Mahendra Kapoor (1934-2008)

28. 10. 2008 | Rubriky: Articles,Lives

[by Ken Hunt, London] The vocalist Mahendra Kapoor, who died at home in Mumbai (Bombay) on 27 September 2008 at the age of 74, has been painted in the outpouring of obituaries at home and abroad as something of a one-trick pony or beast of burden. One claim in the good, old-fashioned Indian way to be taken with a pinch of salt is that he sang some 25,000 songs. Such figures have long since been discredited. While Kapoor was primarily known as a playback singer in Indian film – the vocalists who pre-record songs for actors to ‘sing’, that is mime to – Kapoor’s career reveals that a versatility way beyond playback singing.

Kapoor was born in Amritsar – the Sikh faith’s Golden City – in pre-Partition Punjab on 9 January 1934. Like so many of his generation – whether in India or elsewhere – the silver screen lured and hooked him. Cinema was the escape hatch from everyday life and every day’s travails. In India filmi sangeet – film song – was the great liberator. Once the talkies arrived in the 1930s, its images and catchy songs enabled people from varying ethnic and linguistic backgrounds to connect and overcome and block out the barriers of narration.

After Self-rule and Partition in 1947 many actors and singers took sides on faith grounds. Notably they opted for Bombay or Lucknow, the two main film industries, in other words between what became in effect the main Indian and Pakistani film industries. For example, the singer-actress Noor Jehan opted for Pakistan whereas Lata Mangeshkar remained in Bombay. They reigned as filmi queens in their respective domains.

Mahendra Kapoor was a singer inspired by, but also clearly under the sway of Mohd. Rafi. Alongside Kishore Kumar and Mukesh, Rafi was one of the three greatest, post-Partition male singers on the Indian side of the new border. Kapoor’s style of singing foxed many people because it walked the tightrope between tribute and clone. Many Punjabis, for example, found it hard to differentiate between him and Mohd. Rafi. Whether that is good or bad is a discussion at another time. Certainly part of Kapoor’s appeal – and earning ability – was down to his vocal similarity to Mohd. Rafi. Winning a contest gained Kapoor a breakthrough singing part in director Raja Nawathe’s film Sohni Mahiwal (1958). It was the start of a long career that included playback singing with film directors C. Ramchandra, B.R. Chopra and Dada Kondke.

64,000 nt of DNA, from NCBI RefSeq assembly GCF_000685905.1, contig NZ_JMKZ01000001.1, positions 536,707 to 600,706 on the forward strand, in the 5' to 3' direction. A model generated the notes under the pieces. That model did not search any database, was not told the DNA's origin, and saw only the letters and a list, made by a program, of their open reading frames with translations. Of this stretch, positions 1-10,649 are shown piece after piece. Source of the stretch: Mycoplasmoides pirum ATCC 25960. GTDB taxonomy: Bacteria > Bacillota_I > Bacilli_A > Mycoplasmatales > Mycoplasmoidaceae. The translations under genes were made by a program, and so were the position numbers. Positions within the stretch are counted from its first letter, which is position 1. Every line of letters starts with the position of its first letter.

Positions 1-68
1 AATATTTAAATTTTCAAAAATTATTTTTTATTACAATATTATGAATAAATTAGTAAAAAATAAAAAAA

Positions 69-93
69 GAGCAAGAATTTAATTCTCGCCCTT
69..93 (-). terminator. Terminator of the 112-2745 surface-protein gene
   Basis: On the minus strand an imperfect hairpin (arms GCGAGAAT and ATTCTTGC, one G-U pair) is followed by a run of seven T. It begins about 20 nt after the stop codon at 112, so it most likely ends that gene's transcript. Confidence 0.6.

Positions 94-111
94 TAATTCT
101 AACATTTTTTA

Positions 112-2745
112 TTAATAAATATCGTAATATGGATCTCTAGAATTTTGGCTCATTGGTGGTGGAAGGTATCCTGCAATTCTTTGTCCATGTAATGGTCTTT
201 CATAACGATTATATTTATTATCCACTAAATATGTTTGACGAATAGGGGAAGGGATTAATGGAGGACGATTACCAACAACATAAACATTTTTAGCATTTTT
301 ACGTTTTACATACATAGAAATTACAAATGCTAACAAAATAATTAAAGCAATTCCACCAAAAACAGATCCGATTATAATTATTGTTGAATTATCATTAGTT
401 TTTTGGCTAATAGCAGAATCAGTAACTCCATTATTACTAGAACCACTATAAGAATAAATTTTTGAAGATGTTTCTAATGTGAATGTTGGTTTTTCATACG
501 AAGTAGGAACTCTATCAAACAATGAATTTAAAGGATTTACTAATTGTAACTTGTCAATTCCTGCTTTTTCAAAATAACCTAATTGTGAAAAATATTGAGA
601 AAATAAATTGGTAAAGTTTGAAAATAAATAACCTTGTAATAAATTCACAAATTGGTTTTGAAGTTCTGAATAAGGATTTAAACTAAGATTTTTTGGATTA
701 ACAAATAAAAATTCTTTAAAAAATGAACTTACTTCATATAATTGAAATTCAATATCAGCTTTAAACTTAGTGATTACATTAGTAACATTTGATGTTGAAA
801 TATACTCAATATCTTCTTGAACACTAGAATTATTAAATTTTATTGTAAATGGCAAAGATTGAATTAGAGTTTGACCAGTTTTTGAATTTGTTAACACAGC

In 1971 he had the title Padma Shri conferred on him. It is India’s civilian ‘lotus’ (from the Sanskrit word padma) award given in recognition to contributions in the fields of the arts, education, industry, literature, science, social services or sports and is the fourth highest civilian award after, from top down, the Bharat Ratna, Padma Vibhushan and Padma Bhushan.

That is the stuff that tributes have largely concentrated upon. Kapoor also explored the light classical world of the poet Mirza Mohammad Asadullah Khan Ghalib (1797-1869) on his Ghazals of Ghalib (Gramophone Company of India, 1973) with Ghalib’s ghazal verse set to music by Khaiyyaam bedded in ragas. The liner notes refer to Kapoor as university educated and a product of St. Xavier’s College. Kapoor’s album Peedan Da Paraga (Gramophone Company of India, 1980) took as its text the writings of Shiv Kumar Batalin (1936-1975) set to music by Surinder Kohli, though in some ways it was slightly overshadowed since it was preceded by Jagjit Singh and Chitra Singh’s Birha Da Sultan (Gramophone Company of India, 1978).

The best general introduction to Mahendra Kapoor is Saregama’s Evergreen Hits of Mahendra Kapoor, Vol 1 (2005). The album does not do justice to the man’s versatility or the range of language skills in song but it is available and a start.

For further information about Mahendra Kapoor (originally published in Screen dated 16 October 2009), see

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